MRC Global InSight

Line Pipe

There are several dynamics affecting carbon steel line pipe in the U.S. and causing a departure of traditional metrics. To get a clear picture of the trends in this product group, it is helpful to separate into four distinct categories - seamless, welded less than 16”, welded 16” to 24” and welded greater than 24”.

After a period of increasing pricing during the first half of 2018 due to Section 232 tariffs, prices for seamless pipe have softened. There is currently an excess of inventory on the market, due to the large number of drilled and uncompleted wells (DUC). This is especially true in the Permian Basin in West Texas where the number of DUC wells has risen to above 4,000. This has caused a decrease in capacity utilization at the seamless pipe mills and the softening of prices. We anticipate that pricing will stay flat for the first half of 2019 with a slight increase in the second half due to the increase in takeaway pipeline capacity that is under construction now.

Small diameter welded pipe is experiencing a similar dynamic for many of the same reasons. The decrease in the price of hot rolled coil (HRC), which is the core material used to produce high frequency welded (HFW) pipe, has impacted supply. HRC saw increases over 50% early last year due to the Section 232 tariffs, only to fall back to more traditional levels in Q4 2018. These two dynamics have put pressure on manufacturers, and we have seen a shortening of lead times and a general decrease in prices as a result.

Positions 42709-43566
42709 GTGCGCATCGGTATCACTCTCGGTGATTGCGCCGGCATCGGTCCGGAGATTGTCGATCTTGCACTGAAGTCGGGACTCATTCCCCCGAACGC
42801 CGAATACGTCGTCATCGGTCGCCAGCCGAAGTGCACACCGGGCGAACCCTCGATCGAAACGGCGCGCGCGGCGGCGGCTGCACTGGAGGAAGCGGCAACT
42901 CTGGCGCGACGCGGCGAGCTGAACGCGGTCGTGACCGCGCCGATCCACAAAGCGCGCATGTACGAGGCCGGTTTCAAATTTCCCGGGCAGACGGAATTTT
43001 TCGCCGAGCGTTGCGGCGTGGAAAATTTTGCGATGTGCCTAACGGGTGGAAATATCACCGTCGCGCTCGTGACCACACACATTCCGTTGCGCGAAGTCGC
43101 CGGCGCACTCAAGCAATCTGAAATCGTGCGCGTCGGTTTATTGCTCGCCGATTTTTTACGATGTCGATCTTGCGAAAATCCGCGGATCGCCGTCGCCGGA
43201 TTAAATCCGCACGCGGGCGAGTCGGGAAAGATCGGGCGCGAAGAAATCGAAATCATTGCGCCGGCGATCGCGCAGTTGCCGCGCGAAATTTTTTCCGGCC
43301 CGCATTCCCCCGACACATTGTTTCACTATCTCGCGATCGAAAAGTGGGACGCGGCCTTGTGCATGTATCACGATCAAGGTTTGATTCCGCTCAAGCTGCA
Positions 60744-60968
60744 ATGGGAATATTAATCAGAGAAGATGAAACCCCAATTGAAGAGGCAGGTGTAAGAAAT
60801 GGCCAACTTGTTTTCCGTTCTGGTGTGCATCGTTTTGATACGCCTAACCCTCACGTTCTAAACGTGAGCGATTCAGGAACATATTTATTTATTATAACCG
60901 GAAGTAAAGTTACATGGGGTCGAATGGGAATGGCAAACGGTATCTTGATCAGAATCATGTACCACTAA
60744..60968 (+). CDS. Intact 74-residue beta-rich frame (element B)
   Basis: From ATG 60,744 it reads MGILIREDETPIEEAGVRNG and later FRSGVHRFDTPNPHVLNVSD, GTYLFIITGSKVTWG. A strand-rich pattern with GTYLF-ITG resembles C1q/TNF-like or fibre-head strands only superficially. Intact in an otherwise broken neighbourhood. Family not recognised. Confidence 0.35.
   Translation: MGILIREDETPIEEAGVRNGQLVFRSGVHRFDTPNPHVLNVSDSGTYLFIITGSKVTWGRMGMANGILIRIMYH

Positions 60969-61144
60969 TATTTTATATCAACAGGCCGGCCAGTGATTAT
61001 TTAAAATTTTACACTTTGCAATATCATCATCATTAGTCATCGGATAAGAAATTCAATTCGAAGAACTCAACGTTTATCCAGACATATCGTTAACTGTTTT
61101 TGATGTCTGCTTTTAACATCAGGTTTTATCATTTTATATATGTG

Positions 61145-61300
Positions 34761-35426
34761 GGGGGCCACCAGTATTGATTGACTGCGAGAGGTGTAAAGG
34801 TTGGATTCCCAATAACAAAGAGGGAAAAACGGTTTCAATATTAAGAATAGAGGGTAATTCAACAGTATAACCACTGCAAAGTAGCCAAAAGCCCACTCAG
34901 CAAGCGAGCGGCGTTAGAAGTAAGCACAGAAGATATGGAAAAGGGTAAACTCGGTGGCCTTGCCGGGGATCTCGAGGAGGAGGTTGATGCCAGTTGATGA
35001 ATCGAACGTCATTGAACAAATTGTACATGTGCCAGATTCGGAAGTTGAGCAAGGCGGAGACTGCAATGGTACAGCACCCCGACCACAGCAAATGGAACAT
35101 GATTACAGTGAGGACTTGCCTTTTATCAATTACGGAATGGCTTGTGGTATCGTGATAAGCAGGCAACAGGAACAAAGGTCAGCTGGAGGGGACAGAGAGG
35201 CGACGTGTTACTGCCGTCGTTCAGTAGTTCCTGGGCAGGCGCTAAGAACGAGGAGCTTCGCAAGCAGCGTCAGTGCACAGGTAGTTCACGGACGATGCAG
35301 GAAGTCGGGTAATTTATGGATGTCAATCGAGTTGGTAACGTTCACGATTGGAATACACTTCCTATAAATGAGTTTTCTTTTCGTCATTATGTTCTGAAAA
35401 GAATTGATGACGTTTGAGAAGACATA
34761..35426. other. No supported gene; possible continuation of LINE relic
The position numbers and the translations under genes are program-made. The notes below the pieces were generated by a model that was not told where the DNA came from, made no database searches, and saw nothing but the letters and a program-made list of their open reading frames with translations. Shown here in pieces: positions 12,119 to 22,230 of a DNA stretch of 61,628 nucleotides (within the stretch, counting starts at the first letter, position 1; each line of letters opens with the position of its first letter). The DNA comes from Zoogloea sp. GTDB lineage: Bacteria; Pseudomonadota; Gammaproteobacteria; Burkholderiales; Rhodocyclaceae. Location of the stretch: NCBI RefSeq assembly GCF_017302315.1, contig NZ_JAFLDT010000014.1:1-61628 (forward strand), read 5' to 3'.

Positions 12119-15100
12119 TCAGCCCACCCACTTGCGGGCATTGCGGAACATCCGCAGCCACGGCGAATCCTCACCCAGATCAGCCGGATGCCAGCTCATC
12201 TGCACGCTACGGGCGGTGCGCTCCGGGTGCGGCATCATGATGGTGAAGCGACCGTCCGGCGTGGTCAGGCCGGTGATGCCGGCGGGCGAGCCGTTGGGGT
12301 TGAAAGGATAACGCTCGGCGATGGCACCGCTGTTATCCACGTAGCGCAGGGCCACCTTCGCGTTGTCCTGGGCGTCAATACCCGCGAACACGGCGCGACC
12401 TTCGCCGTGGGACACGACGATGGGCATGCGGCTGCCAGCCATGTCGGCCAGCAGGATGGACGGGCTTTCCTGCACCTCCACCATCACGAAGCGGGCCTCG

This is where the market starts to diverge. Due to the large number of pipelines being constructed in the Permian Basin and the relative lack of capacity for 16” to 24” pipe, this segment has stayed strong, and prices have remained flat, despite the decreases in HRC pricing. We anticipate this will continue through the balance of 2019 and into 2020. The anti-dumping/countervailing duty investigation into six countries producing large diameter pipe, discussed in detail in our last edition of InSight, has added to the pressure.

Finally, the sector that is most robust – greater than 24” spiral (SAWH) and straight seam (SAWL) pipe. This segment is very robust, and demand is the highest it has been in a decade. Some mills are currently quoting lead times of 52 weeks, and there appears no threat of a slow down on the horizon. U.S. capacity is being fully utilized. This has allowed prices to stay strong even with the decrease in HRC input costs (SAWH). Adding to the strength in prices is the multi-year high cost of plate, the largest input cost for SAWL. The proposed build out of major transmission lines will make sure demand remains strong through 2019 and 2020.

MRC Global continues to invest in inventory, and we remain bullish in general. We have balanced our on-hand tonnage over last half of 2018 and are well-positioned to meet the needs of our customers during this volatile time.